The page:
OS Reviews: Kondu
Sushi burritos aren’t a thing of the past quite yet as Kondu Japanese Restaurant opened on Allen Street this semester — bringing those Insta-worthy meals to Penn State. With a number of other Asian food places in town, it’s interesting to see how the new option stacks up.
We sent two of our staff writers down to try out the delicacies
Anthony Colucci — Sushi Burrito
Ever since sushi burritos became a trend on social media a few months ago, I have had a hard time imagining what exactly one would be. Is it a burrito with raw fish or sushi with rice, beans, and carnitas? In reality, a sushi burrito is really just a clever marketing tactic since it’s essentially one large roll.
That being said, the sushi was actually pretty good and a step above your average sushi joint. There was a broad selection of traditional and funky variations, toppings, and sauces like Sriracha aioli, wasabi aioli, and crushed peanuts. After I ordered the BFF roll, which included just about everything on the menu, I noticed that there is an option to make your own roll, a la Subway, which for adventurous fish eaters, is a great feature.
Steve Connelly — Chicken Teppanyaki
Going in, I didn’t really realize that Kondu had things other than sushi burritos, so I was ready for that adventure. But it has another big menu item called Teppanyaki. There’s four choices — vegetable, chicken, steak, and shrimp — and I settled on the chicken teppanyaki.
I thought it was a pretty solid combination of chicken, rice, broccoli, and a few other vegetables mixed in with a nice teriyaki sauce. The combination wasn’t too expensive either at about eight dollars for a good-sized portion. It’s not a risky choice and if you’re not into the whole sushi seen, this is a perfect option for you to try out.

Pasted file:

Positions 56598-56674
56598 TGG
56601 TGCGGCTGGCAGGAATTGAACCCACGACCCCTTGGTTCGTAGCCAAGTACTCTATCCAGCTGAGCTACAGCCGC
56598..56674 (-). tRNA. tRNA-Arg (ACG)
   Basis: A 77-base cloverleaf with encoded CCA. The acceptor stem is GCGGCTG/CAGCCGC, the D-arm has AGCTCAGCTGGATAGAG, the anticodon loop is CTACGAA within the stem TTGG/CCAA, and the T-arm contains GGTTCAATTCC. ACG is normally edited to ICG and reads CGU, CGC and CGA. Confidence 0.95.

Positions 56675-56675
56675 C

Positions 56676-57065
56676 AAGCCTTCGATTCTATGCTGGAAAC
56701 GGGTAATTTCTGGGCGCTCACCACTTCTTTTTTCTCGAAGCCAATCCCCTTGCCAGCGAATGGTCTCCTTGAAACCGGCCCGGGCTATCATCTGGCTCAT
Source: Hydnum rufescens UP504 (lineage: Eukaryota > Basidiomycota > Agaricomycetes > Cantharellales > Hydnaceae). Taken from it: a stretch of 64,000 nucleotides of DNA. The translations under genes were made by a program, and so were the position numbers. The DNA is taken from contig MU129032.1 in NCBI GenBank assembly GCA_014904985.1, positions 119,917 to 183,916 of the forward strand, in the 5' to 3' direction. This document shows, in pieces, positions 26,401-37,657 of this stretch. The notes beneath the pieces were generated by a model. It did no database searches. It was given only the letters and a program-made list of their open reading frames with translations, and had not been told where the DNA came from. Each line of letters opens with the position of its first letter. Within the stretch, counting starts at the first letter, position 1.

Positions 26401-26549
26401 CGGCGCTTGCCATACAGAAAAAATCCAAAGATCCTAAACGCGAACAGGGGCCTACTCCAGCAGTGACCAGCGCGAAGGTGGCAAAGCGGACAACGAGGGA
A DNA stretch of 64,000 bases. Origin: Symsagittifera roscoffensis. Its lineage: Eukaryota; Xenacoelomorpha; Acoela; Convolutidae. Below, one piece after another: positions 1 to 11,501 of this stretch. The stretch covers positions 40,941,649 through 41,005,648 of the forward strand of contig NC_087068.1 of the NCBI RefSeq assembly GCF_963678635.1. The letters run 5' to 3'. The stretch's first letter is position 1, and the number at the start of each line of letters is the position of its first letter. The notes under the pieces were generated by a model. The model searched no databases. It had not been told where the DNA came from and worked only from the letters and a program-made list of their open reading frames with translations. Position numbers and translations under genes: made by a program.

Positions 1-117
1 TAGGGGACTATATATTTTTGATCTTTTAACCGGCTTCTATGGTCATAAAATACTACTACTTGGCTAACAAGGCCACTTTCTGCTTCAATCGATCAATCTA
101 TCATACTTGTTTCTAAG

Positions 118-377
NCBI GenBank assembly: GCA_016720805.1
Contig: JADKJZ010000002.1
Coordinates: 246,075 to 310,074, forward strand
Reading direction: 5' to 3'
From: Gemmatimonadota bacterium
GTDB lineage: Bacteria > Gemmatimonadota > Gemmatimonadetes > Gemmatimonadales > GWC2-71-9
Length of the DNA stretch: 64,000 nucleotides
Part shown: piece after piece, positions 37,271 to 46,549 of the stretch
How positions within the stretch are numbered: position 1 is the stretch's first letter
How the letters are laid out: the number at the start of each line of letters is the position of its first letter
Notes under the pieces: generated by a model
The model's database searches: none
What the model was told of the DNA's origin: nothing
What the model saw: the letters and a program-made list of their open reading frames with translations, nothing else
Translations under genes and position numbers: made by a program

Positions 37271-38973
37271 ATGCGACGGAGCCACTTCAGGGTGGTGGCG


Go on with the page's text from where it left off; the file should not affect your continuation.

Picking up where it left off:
David Abruzzese — Kondu Burrito
Having never experienced the culinary adventure that is a sushi burrito, I decided I’d take a leap of faith and give it a try with the Kondu burrito. I’m a huge burrito fan in general — any meat combination pleases my palate. The Kondu burrito seemed appealing to me loaded up with shrimp tempura, spicy tuna, surimi crab, cucumber, avocado, lettuce, sriracha, sriracha aioli. The avocado was a key component for me, and really gave this burrito a unique twist. My only real complaint was the overwhelming amount of lettuce, but other than that, each ingredient was nicely proportioned.
The seaweed wrap coupled with traditional sushi ingredients gave the burrito a certain sushi roll feel; the surimi crab provided a crunchy aesthetic to pair nicely with the tuna. Overall, I was impressed with the variety of flavors the burrito had to offer. Price-wise, north of $10 is pretty steep for someone like myself who loves to cook at home, but Kondu isn’t leaving any flavor on the table with its selection — this place is legitimate. For the unaware, it’s an endeavor worth trying.